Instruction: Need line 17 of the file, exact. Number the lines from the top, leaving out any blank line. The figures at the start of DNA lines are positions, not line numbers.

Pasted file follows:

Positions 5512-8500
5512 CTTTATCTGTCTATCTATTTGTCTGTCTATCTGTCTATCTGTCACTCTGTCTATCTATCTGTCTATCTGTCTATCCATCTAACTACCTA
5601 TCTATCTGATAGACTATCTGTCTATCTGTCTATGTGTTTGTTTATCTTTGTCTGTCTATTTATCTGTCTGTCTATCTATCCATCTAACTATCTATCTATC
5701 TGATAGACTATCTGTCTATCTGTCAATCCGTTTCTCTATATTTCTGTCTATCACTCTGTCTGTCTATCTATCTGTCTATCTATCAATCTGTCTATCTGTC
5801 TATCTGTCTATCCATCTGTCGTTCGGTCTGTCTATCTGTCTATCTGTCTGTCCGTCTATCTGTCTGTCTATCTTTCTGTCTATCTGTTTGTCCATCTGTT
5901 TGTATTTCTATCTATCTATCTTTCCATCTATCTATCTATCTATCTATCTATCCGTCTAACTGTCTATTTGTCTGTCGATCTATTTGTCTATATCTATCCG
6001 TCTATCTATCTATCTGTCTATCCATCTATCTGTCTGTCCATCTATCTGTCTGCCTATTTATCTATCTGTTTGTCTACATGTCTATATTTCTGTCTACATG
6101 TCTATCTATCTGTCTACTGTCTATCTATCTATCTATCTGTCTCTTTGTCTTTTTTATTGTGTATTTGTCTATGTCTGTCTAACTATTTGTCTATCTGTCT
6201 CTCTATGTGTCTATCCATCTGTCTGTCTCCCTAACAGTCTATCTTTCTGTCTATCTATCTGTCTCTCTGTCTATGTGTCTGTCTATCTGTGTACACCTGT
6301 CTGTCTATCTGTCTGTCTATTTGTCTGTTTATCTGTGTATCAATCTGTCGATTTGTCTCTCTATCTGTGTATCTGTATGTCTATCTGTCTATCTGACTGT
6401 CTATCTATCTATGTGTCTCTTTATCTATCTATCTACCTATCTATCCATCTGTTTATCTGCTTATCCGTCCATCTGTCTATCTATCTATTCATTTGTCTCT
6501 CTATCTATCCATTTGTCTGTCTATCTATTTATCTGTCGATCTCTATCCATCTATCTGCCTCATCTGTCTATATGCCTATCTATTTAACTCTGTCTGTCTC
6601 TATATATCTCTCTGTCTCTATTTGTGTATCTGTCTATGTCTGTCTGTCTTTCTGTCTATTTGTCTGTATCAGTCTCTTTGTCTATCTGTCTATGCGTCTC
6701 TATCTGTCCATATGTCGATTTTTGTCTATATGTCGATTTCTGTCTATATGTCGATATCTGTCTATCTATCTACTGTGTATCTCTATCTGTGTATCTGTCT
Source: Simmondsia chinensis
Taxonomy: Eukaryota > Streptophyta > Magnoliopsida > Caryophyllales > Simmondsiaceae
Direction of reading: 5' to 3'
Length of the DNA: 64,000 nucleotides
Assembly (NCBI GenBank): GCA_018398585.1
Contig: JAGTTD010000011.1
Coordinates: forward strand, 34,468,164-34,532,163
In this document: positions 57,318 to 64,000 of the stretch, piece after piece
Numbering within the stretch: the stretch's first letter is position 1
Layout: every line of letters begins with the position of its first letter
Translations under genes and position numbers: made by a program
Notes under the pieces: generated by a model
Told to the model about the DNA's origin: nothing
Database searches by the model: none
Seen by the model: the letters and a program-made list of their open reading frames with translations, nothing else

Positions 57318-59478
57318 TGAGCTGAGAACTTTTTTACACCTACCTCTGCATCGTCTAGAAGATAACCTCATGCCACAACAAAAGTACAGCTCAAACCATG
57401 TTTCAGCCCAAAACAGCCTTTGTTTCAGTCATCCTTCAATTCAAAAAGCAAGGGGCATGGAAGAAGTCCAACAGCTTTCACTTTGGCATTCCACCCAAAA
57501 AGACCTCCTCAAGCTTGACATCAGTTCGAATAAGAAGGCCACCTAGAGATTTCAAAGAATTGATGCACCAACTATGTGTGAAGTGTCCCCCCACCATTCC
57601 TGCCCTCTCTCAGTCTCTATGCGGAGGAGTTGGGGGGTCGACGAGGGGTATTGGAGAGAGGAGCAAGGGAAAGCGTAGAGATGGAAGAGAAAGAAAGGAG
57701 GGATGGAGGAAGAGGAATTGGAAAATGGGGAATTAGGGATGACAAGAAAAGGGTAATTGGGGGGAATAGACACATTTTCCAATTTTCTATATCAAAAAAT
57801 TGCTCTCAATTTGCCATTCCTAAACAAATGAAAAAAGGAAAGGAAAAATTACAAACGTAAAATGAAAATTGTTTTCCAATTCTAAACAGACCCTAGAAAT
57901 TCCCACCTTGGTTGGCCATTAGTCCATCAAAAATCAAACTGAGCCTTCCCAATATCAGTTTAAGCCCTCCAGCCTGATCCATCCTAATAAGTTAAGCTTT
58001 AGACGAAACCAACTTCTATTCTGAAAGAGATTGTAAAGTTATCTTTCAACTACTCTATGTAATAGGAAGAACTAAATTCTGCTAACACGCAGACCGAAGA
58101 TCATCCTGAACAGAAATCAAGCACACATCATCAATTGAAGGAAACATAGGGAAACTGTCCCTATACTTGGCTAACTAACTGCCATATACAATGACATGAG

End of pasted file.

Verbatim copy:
Direction of reading: 5' to 3'